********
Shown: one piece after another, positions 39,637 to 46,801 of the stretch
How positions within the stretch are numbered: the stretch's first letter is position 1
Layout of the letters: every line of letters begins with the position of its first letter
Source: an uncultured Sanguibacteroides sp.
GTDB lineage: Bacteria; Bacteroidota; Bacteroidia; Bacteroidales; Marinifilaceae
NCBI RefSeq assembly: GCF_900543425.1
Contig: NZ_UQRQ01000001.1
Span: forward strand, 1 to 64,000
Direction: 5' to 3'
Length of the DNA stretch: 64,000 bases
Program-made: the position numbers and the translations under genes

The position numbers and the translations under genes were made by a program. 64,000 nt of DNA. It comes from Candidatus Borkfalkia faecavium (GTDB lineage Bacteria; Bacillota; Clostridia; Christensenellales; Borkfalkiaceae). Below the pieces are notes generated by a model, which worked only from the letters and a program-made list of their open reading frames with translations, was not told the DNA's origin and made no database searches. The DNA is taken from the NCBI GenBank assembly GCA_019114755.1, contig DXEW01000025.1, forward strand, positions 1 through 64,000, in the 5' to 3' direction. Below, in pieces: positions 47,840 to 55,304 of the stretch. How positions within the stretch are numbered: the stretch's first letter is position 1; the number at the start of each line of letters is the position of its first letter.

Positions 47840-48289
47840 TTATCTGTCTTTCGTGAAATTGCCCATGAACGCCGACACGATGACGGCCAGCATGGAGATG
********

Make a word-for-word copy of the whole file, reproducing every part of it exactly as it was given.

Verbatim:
Shown: one piece after another, positions 39,637 to 46,801 of the stretch
How positions within the stretch are numbered: the stretch's first letter is position 1
Layout of the letters: every line of letters begins with the position of its first letter
Source: an uncultured Sanguibacteroides sp.
GTDB lineage: Bacteria; Bacteroidota; Bacteroidia; Bacteroidales; Marinifilaceae
NCBI RefSeq assembly: GCF_900543425.1
Contig: NZ_UQRQ01000001.1
Span: forward strand, 1 to 64,000
Direction: 5' to 3'
Length of the DNA stretch: 64,000 bases
Program-made: the position numbers and the translations under genes

The position numbers and the translations under genes were made by a program. 64,000 nt of DNA. It comes from Candidatus Borkfalkia faecavium (GTDB lineage Bacteria; Bacillota; Clostridia; Christensenellales; Borkfalkiaceae). Below the pieces are notes generated by a model, which worked only from the letters and a program-made list of their open reading frames with translations, was not told the DNA's origin and made no database searches. The DNA is taken from the NCBI GenBank assembly GCA_019114755.1, contig DXEW01000025.1, forward strand, positions 1 through 64,000, in the 5' to 3' direction. Below, in pieces: positions 47,840 to 55,304 of the stretch. How positions within the stretch are numbered: the stretch's first letter is position 1; the number at the start of each line of letters is the position of its first letter.

Positions 47840-48289
47840 TTATCTGTCTTTCGTGAAATTGCCCATGAACGCCGACACGATGACGGCCAGCATGGAGATG